All the Australian readers will instantly recognise this phrase, but for those of you without the benefit of having studied Australian literature at school, this is a line from the most famous poem written by the most famous Australian poet.

A typical basket of fungi collected on the day -- lots of ceps of several species and a large Clouded Funnel (where Jean-Pierre is pointing).

It's what going on my first serious mycological outing in France on Saturday reminded me of. There was a sense of uncommon skills gathered together, eager to play nature at its own game. Unfortunately I didn't take a photo of them heading out into the forest, 60-odd people with trugs, divided into 3 groups. Fortunately, Alex Wild, in an act of total coincidence, posted a photo yesterday on his blog of a recent myrmecological outing that will give you some idea.

 Jean-Pierre examines an Edible Cep Boletus edulis (Cèpe de Bordeaux in French) with a Bay Bolete B. badius (Bolet bai in French) tucked in behind waiting for his scrutiny. Both are prized edible varieties.

The outing was organised by the Association de Botanique et Mycologie de Sainte-Maure-de-Touraine, of which I am a member and regularly attend botanical outings. I'm not really a fungi person, but it's always worth going on an outing where there are experts to talk to (this applies to any topic I can think of).

Jean-Pierre talks to a little group about a Clouded Funnel Clitocybe nebularis (Clitocybe nébuleux in French). He says that technically they are edible, but they have such an after-aroma of cat's piss that you probably wouldn't want to.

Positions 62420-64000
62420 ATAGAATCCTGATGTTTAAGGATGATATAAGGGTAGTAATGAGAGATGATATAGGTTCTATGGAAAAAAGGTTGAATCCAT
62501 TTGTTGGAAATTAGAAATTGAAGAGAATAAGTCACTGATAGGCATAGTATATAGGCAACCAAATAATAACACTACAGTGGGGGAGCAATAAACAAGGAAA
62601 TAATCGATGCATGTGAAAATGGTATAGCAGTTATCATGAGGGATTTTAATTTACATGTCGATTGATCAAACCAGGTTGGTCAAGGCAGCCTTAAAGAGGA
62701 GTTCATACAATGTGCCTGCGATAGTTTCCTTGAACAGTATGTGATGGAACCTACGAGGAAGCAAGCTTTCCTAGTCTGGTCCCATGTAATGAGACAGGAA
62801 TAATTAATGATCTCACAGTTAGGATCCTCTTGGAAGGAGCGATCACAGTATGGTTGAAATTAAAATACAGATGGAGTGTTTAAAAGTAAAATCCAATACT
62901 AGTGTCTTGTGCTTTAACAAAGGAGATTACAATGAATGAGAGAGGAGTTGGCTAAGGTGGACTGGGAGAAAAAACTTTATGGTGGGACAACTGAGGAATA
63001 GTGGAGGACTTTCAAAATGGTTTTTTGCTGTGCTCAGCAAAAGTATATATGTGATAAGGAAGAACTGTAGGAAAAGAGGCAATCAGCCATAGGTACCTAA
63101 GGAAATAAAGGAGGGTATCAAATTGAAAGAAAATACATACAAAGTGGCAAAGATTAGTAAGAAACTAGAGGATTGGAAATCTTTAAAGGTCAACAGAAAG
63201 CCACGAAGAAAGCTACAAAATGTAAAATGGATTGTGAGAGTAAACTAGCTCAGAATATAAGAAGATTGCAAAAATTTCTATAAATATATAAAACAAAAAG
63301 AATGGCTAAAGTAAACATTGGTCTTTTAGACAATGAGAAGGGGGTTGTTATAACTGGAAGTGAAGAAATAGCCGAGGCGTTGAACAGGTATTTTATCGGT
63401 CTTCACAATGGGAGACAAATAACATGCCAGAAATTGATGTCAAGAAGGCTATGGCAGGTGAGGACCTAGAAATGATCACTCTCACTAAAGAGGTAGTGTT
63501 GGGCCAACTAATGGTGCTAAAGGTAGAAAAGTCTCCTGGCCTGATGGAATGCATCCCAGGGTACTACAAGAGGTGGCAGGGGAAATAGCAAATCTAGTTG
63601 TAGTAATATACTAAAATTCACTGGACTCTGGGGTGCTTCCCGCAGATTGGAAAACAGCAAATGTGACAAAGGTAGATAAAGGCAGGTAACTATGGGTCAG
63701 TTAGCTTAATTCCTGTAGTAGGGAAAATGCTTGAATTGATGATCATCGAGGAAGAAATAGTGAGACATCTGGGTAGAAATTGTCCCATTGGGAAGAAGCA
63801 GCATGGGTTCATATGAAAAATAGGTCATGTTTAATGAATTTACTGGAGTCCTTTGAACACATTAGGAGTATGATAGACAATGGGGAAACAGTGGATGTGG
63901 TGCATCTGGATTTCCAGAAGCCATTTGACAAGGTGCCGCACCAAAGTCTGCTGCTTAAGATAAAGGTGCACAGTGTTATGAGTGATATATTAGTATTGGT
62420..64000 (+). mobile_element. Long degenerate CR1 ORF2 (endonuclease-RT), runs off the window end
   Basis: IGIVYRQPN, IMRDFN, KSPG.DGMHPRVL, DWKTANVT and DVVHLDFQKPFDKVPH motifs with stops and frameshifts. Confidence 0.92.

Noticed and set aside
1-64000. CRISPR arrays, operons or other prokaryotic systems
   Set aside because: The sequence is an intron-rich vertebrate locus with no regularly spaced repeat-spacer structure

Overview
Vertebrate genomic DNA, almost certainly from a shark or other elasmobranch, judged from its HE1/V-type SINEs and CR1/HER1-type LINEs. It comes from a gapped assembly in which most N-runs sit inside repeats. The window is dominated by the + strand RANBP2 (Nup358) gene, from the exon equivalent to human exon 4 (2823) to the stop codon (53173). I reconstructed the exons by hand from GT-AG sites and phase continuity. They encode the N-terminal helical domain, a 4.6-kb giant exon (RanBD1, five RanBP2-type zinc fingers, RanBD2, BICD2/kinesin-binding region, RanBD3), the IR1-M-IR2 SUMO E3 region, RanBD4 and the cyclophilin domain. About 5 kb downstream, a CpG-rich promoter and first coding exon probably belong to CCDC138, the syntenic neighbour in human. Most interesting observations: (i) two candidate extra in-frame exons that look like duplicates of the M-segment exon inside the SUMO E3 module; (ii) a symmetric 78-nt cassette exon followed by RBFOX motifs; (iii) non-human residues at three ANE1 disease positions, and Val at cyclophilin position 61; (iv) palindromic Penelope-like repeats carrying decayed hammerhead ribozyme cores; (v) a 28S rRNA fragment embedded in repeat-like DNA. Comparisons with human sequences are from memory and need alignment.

Normally, our spring and summer botanical outings are around 20 people. I think everyone was quite surprised to see 60 turn up on Saturday for the champignons. The age range was from primary school to octagenarian too, which was very encouraging. Everyone took it seriously and were keen to know all about all the specimens we jointly collected. My guess is that mushroom foraging is seen as a very important part of French heritage, and its skills are valued as something that need to be passed on.

Rosy Bonnet Mycena rosea (Mycene rose in French). I gather from Jean-Pierre that this is one of the magic mushrooms. Unfortunately, as he pointed out, they also cause serious and irreversible physiological and psychological changes if consumed. They are a lovely pearl pink colour and apparently bioluminescent.

I stuck with Jean-Pierre, in the hopes of learning enough to identify a few species reliably. It was really interesting, but the weather turned much colder on Saturday, and my feet got fairly chilly. Mushroom hunting is mooching through the forest, rummaging in the leaf litter -- we got barely 20m in an hour, which gives you an idea of just how much fungi there is in this old royal hunting forest. Fortunately we were protected in the heart of the Foret de Loches from the 30 km winds with 50 km gusts from the icy north-east (that's Siberia or somewhere).

For me, this was perhaps the most interesting fungi found (by Tim). It is Green Elf Cup Chlorociboria sp. Its presence can be detected even when the fruiting bodies aren't visible, as the mycelia stain the wood they are attacking blue.

Jean-Pierre pointed out that what we think of as mushrooms or toadstools are really just the fruiting bodies. They bear the same relationship to the fungus as a whole as apples do to an apple tree.The 'mushroom tree' is its mycelia, which live in the soil in synergistic relationships with the plants around them. The plants make chlorophyll with their leaves and sunlight above ground, but below ground they absorb minerals and other nutrients courtesy of the fungal mycelia. These far-reaching fungal networks give plants acess to much greater resources and territory than would otherwise be the case.